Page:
Early in their relationship, Trina & Jeniece Lusk knew they wanted to see the world. However, it took a short move to Texas to reaffirm their commitment to living internationally. The Lusks discuss how this couple finally were able to go abroad, navigate two international moves and what it means to be an expat partner.
Tell us your a little bit about your upbringing. Did you grow up travelling or living cross-culturally?
Jeniece: I am from Richmond, Virginia. My dad was in the military early in my childhood so I grew up in Kansas, Hawaii, and Kentucky before returning to Virginia around age eight. Other than going to DC for school trips, I didn’t leave the state again until college. I have never been tied to “place.” However, I always had the propensity toward the nomadic life! In graduate school I told my Brazilian best friend I envied her ability to call two countries home, and then I joked that I didn’t feel like the U.S. was home. About ten years later, my husband, daughter and I finally left for Japan; two years later the UAE. I now admittedly feel more at home abroad than in the U.S.
Trina: I was born in Corsicana, Texas but grew up in the small rural town of Dawson. Growing up, travelling was nonexistent except venturing a couple of hours away for school, church, or family reunions. I recall leaving Texas maybe two or three times prior to college and none of the trips included family. Travelling was not on the to-do list largely due to the lack of monetary means. My first plane trip was at twenty-two.
What first prompted your family to move abroad?
Jeniece: In some ways, I think our marriage was based on the mutual understanding that we both wanted to travel and experience as much as the world had to offer. I had a bit more travel experience than Trina when we met, but he enjoyed going on road trips with me for visits home and conferences. I think traveling and sharing new experiences and places together was what solidified our relationship. We moved to Pennsylvania for my new job just a week or so prior to our wedding date. We actually drove back to Texas for our wedding. I had “journey with me” engraved in Trina’s ring, and it truly set the tone for our union.
Trina: Taking a job in Texas, I thought going back home would be a good opportunity for our daughter (Parker) to be close to extended family. Jeniece had the opportunity to be home with Parker while adjuncting at my alma mater, University of Mary Hardin-Baylor. I worked in my field of study and gained some much needed experience in management. But we really struggled with being there. Work became unstable and stressful, and financially we were barely getting by. We were not happy. We spoke with one friend at church, who lived in Japan at the time. She shared many wonderful stories about living abroad and we began to have conversations about possibly living in Japan. We originally planned a mission trip for the summer of 2014, but one day after a trying day of work, I looked for opportunities in Japan. We applied for Japan Exchange and Teaching Programme. I found a sociology professor position in Miyazaki and encouraged Jeniece to apply. Long story short, she was offered to position and we were off. We were in Texas for exactly nine months before leaving for Japan. Although Texas did not work out for us, it gave us the push to seriously pursue living abroad.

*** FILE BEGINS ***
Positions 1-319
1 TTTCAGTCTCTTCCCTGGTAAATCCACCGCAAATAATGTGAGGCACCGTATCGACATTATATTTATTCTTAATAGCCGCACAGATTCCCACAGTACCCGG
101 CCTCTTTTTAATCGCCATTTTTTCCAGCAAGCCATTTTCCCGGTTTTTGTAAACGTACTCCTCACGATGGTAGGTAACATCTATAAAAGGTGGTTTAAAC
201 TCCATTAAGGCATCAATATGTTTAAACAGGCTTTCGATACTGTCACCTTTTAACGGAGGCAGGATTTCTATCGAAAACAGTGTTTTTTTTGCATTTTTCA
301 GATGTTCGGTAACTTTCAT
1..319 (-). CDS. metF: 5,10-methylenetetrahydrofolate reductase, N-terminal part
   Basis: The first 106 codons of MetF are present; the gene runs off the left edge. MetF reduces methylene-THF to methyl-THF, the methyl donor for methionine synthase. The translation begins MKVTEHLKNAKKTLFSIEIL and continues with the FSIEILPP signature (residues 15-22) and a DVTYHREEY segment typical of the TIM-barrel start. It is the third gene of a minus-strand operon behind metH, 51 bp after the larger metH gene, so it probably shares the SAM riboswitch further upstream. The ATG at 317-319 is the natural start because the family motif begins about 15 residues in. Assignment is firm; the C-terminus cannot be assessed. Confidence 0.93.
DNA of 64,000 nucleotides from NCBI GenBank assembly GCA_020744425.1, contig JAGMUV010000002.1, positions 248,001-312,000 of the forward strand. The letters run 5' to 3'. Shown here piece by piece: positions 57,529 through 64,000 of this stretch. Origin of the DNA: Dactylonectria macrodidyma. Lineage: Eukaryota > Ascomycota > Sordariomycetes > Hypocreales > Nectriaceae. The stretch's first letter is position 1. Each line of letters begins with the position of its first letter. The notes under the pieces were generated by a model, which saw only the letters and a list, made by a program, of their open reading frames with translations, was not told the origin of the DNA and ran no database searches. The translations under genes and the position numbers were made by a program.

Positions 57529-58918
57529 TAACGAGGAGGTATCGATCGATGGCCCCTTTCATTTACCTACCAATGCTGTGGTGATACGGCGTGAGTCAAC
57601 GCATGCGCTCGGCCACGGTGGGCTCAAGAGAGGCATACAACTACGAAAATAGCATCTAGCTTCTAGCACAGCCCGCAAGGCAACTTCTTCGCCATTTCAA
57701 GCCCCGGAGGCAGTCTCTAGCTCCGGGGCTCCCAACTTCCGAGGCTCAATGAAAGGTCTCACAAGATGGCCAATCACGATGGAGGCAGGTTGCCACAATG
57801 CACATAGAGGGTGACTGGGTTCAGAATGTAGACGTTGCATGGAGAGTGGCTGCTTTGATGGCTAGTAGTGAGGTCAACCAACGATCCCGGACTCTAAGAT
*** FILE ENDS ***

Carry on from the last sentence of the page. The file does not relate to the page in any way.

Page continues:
The United Arab Emirates (UAE) is your second expat experience. How does it compare to living in Japan?
Jeniece: We moved to Sharjah (UAE) in August 2016. Trina and I discussed our future as expats since we had arrived in Japan. We both agreed that we would probably stay in Japan for the long haul, unless something awfully tempting came along. He joked that it would take a job in Dubai (with its tax-free incentives) to move him. I was updating my curriculum vitae and noticed a listing for a visiting professor in the UAE. One week before the starting date, I received an offer we literally could not refuse. We initially just planned for the year to be transitional to the next stop on our journey: however, I fell in love with the MENA region and the American University of Sharjah, and secured a permanent position.
There are a lot of things that make the UAE appealing to me: English is a common tongue, my job is fantastic, and there is a variety of people and things to see and do. The biggest thing is that we have a very close-knit community, which is very, very difficult to achieve as a foreigner in Japan.
We are also pretty close to Dubai; even though Sharjah is the most conservative of the Emirates, we still have easy access to the more “Western” notions of fun. We get to do Dubai Friday brunches just like everyone else.
Trina: Here, I don’t feel that we are outsiders like I felt in Japan. We live in a community where we are able to share our expat experiences and similarities. Jeniece enjoys her job and working with many wonderful students and colleagues. Currently, I’m not working, but there are ample employment opportunities for non-native language speakers.